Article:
If you want to see the cannabis revolution continue, call your members of Congress today and tell them to support federal marijuana law reform. For more information on pending legislation and to easily email your elected officials, visit norml.org/act.

  • by Justin Strekal, NORML Political Director March 10, 2017
    Attorney General Jeff Sessions Photo by Gage Skidmore

    Attorney General Jeff Sessions
    Photo by Gage Skidmore

    Attorney General Jeff Sessions appeared with conservative talk radio host Hugh Hewitt to discuss a range of issues, including how the Trump administration intends to address marijuana law enforcement in states that are regulating its adult use.

    During the interview, Hewitt repeatedly encourages Sessions to engage in federal prosecutions against state-licensed marijuana providers.

    Hugh Hewitt (HH): Let’s talk about the rule of law. I have a piece coming out in the Washington Post about this on Sunday, Attorney General Sessions. One RICO prosecution against one marijuana retailer in one state that has so-called legalization ends this façade and this flaunting of the Supremacy Clause. Will you be bringing such a case?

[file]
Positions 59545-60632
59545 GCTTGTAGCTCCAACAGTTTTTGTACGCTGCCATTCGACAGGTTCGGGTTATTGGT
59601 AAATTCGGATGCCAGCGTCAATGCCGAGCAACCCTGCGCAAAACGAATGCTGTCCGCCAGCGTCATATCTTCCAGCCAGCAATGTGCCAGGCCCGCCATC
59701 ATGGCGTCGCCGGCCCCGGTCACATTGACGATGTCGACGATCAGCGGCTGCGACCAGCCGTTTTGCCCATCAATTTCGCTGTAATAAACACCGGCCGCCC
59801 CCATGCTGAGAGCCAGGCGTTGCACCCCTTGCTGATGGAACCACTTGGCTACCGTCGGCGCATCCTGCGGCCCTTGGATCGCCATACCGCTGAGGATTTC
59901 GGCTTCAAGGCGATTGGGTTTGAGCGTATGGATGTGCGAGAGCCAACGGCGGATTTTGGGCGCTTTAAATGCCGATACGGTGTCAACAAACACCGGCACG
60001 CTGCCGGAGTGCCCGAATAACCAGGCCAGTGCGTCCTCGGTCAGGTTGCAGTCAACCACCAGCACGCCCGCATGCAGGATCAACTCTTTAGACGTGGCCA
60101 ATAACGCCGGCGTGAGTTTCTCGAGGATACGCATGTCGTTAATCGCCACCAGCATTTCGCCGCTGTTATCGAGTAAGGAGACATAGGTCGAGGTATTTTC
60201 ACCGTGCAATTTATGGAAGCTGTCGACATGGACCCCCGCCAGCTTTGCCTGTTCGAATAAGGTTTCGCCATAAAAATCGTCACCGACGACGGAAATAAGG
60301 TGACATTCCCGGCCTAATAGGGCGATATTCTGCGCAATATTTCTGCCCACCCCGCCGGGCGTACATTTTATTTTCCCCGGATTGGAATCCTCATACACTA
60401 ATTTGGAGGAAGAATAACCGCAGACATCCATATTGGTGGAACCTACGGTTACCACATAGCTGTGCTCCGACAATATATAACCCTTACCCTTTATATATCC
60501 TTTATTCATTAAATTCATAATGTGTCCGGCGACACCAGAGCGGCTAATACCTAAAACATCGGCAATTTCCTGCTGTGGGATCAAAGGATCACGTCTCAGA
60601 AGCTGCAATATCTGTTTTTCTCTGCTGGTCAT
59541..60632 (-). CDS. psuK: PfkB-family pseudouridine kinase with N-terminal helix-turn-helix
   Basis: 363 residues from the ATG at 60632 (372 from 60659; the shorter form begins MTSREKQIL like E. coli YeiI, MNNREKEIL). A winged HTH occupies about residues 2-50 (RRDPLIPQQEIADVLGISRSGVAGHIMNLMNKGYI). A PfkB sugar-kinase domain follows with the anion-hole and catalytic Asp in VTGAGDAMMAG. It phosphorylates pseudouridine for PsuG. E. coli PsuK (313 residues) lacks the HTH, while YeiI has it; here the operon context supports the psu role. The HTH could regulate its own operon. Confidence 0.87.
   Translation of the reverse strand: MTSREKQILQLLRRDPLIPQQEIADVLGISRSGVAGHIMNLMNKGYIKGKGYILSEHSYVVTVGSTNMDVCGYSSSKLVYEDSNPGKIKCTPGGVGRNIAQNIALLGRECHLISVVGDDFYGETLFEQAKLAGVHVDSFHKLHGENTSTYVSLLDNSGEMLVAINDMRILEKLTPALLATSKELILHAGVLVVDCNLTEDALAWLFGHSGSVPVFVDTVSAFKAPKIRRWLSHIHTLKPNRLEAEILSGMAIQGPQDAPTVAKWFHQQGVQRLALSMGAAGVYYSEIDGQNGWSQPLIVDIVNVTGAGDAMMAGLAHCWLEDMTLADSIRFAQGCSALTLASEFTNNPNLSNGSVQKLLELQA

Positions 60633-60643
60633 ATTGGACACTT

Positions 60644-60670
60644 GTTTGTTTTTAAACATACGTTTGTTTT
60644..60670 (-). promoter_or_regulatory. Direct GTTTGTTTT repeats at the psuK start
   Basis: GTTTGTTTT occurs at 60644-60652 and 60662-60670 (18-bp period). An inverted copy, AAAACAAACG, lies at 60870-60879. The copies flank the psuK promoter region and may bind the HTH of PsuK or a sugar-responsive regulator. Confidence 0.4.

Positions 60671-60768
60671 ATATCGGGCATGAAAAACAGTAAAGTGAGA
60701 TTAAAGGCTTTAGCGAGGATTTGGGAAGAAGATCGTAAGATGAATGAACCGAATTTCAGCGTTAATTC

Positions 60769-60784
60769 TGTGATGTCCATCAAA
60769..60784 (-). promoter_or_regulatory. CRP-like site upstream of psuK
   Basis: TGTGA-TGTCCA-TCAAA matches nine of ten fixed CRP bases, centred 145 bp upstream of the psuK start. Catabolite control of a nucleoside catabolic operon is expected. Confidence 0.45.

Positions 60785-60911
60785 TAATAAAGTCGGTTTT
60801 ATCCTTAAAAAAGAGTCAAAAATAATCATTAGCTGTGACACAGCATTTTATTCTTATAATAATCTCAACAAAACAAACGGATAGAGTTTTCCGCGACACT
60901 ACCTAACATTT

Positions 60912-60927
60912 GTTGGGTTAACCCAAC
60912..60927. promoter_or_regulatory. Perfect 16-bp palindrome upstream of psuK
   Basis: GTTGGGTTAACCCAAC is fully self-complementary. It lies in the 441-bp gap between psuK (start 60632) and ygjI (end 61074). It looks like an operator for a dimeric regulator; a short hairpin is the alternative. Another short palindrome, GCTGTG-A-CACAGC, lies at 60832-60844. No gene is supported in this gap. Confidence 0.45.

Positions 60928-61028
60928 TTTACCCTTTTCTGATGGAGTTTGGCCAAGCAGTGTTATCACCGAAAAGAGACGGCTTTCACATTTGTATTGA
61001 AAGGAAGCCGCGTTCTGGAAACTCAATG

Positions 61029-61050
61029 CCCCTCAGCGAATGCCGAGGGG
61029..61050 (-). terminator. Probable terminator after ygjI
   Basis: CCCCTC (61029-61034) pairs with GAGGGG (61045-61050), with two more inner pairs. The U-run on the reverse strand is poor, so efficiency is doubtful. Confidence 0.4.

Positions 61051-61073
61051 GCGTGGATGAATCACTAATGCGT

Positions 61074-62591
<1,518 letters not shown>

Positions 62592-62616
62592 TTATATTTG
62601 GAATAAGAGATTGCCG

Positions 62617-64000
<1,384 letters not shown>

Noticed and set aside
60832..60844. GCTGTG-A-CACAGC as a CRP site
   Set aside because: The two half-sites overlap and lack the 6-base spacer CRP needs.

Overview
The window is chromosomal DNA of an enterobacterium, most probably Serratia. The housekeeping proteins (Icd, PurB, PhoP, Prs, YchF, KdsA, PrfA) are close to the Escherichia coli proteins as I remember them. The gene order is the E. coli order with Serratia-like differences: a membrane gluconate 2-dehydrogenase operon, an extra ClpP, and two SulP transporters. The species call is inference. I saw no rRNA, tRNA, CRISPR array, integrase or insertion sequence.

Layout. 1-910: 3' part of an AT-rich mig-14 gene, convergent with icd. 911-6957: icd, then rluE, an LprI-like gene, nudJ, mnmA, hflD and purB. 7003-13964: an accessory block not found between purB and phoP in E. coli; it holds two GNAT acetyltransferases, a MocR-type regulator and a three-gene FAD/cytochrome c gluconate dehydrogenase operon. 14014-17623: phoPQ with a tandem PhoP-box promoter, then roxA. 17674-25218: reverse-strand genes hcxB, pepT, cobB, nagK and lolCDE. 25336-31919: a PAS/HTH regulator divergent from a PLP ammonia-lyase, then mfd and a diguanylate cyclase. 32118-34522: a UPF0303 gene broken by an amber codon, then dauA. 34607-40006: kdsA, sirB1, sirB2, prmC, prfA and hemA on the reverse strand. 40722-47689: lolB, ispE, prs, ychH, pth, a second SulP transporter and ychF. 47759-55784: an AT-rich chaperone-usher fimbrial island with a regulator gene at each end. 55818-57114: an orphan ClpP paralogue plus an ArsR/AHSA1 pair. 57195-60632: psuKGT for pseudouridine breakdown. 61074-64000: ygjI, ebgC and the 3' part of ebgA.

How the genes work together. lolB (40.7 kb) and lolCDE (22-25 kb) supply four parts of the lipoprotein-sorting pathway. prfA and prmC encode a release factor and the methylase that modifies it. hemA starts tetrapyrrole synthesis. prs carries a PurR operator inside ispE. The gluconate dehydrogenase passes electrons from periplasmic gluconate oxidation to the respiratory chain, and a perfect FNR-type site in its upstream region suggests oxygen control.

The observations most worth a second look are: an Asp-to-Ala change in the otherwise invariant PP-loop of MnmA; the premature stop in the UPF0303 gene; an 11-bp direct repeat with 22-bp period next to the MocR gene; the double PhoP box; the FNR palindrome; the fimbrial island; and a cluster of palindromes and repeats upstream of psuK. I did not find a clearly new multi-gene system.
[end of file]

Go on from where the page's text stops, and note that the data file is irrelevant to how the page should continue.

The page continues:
Jeff Sessions (JS): We will — Um — Marijuana is against federal law, and that applies in states where they may have repealed their own anti-marijuana laws. So yes, we will enforce law in an appropriate way nationwide. It’s not possible for the federal government, of course, to take over everything the local police used to do in a state that’s legalized it. And I’m not in favor of legalization of marijuana. I think it’s a more dangerous drug than a lot of people realize. I don’t think we’re going to be a better community if marijuana is sold in every corner grocery store.

    HH: No, but it would literally take one racketeering influence corrupt organization prosecution to take all the money from one retailer, and the message would be sent. I mean, if you want to send that message, you can send it. Do you think you’re going to send it?